Would you put a sign out that said ‘My home is a gun-free zone?’
One day he went over there, and sure enough there was a sign out, "Moblirte Wohnung zu Vermiethen."
Why didn't you tell us you got a bad reaction, and ask to sign out for this shift?
There was a Japanese doctor in the town, at least a Japanese who had a sign out as a doctor.
He has a sign out "Attorney and Pension Agent," and writes and talks like one of the greatest of men.
Ringg told me there is a vacancy among the Astrogators, and I want to sign out.
A little more than halfway there, I saw a motel with a "Vacancy" sign out, and an attractive clean look about it.
I was lined up with a couple of dozen others against a fence about tenth from a window where there was a "Men Wanted" sign out.
Well, then, about this time o' day you'll find him in that cigar-store with the sign out—below there.
early 13c., "gesture or motion of the hand," especially one meant to communicate something, from Old French signe "sign, mark," from Latin signum "identifying mark, token, indication, symbol; proof; military standard, ensign; a signal, an omen; sign in the heavens, constellation," according to Watkins, literally "standard that one follows," from PIE *sekw-no-, from root *sekw- (1) "to follow" (see sequel).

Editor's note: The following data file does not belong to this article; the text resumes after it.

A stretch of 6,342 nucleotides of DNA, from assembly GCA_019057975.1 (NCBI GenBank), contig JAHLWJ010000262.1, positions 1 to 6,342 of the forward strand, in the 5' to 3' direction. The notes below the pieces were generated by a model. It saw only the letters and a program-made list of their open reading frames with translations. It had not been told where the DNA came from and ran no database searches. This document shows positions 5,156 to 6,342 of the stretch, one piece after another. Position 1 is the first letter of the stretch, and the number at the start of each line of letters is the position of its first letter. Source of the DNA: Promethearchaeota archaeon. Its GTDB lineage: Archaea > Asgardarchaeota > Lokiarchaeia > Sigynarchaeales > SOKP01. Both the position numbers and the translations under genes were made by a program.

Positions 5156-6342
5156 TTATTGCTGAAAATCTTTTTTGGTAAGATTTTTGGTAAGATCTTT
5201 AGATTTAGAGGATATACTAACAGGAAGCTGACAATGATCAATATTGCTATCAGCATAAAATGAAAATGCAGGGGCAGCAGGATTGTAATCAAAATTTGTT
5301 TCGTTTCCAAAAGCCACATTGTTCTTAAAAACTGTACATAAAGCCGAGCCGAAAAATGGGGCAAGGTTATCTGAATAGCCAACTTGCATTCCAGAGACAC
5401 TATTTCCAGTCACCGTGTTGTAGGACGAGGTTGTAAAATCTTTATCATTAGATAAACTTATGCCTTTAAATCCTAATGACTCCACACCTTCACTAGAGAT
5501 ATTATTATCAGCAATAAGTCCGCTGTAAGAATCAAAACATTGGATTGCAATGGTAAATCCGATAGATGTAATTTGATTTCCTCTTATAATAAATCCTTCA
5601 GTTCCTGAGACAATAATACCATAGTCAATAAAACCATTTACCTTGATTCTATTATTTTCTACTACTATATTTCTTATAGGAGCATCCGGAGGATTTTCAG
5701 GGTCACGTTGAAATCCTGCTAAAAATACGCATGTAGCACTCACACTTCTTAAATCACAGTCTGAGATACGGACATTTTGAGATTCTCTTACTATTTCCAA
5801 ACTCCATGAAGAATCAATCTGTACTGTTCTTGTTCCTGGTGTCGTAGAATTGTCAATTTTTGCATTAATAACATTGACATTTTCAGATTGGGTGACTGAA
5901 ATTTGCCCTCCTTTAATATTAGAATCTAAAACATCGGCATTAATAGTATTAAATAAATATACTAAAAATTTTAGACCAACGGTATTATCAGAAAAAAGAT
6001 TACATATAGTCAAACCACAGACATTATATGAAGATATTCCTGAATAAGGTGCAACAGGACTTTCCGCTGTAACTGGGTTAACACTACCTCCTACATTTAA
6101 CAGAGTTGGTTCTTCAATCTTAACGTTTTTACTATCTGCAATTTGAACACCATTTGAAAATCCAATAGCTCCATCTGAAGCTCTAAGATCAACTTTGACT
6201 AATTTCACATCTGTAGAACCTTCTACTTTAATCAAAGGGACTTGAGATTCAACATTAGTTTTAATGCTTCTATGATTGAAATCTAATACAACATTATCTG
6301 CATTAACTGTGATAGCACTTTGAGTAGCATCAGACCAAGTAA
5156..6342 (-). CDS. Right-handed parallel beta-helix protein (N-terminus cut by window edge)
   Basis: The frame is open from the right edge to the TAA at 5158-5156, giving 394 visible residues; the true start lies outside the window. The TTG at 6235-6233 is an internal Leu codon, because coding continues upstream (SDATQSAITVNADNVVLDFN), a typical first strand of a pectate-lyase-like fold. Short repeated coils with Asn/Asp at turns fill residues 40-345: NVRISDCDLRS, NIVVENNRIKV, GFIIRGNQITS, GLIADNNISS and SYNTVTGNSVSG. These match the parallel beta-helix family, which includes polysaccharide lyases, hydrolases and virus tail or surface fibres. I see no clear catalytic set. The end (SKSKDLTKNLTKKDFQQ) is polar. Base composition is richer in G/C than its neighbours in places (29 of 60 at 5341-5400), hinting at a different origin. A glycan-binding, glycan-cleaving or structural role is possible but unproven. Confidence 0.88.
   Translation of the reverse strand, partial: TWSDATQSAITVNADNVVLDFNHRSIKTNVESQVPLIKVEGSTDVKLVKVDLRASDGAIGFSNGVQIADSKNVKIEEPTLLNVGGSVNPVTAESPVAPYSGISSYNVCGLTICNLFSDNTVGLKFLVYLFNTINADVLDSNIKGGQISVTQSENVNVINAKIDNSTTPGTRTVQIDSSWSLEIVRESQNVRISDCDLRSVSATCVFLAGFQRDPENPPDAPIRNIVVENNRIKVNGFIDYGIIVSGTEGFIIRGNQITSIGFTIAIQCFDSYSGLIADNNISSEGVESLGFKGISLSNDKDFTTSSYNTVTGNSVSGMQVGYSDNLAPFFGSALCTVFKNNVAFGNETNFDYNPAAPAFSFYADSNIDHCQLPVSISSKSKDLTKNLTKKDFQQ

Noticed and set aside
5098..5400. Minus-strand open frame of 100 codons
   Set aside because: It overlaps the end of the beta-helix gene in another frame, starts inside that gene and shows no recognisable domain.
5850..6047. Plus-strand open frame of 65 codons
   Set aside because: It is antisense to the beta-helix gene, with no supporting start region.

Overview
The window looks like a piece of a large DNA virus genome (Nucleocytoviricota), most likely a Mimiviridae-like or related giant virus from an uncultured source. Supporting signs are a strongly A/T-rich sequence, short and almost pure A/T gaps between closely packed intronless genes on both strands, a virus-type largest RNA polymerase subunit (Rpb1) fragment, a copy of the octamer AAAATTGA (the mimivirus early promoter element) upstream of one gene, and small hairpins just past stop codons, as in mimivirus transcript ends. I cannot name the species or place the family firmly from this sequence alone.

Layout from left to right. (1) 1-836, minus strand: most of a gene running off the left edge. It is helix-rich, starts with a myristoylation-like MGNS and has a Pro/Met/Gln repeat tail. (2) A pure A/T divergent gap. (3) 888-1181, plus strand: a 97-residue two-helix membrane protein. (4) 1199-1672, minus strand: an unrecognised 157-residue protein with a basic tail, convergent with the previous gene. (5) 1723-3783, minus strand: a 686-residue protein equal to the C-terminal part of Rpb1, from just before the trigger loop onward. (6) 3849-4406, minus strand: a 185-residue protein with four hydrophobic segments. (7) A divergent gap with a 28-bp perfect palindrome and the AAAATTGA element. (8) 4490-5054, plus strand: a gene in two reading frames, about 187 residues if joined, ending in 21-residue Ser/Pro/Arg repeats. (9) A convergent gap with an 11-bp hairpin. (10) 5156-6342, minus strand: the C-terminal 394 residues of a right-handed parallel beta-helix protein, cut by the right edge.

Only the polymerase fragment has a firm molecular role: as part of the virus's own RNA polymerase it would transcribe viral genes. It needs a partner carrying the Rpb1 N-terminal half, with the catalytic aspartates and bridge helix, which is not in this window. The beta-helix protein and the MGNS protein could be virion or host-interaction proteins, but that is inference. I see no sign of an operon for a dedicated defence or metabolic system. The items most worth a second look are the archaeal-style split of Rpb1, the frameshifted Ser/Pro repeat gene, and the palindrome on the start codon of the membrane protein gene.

Ousted native token. Meaning "a mark or device having some special importance" is recorded from late 13c.; that of "a miracle" is from c.1300. Zodiacal sense in English is from mid-14c. Sense of "characteristic device attached to the front of an inn, shop, etc., to distinguish it from others" is first recorded mid-15c. Meaning "token or signal of some condition" (late 13c.) is behind sign of the times (1520s). In some uses, the word probably is a shortening of ensign. Sign language is recorded from 1847; earlier hand-language (1670s).
c.1300, "to make the sign of the cross," from Old French signier "to make a sign (to someone); to mark," from Latin signare "to set a mark upon, mark out, designate; mark with a stamp; distinguish, adorn;" figuratively "to point out, signify, indicate," from signum (see sign (n.)). Sense of "to mark, stamp" is attested from mid-14c.; that of "to affix one's name" is from late 15c. Meaning "to communicate by hand signs" is recorded from 1700. Related: Signed; signing.
Something that suggests the presence or existence of a fact, condition, or quality.
A trace or vestige, as of disease or life.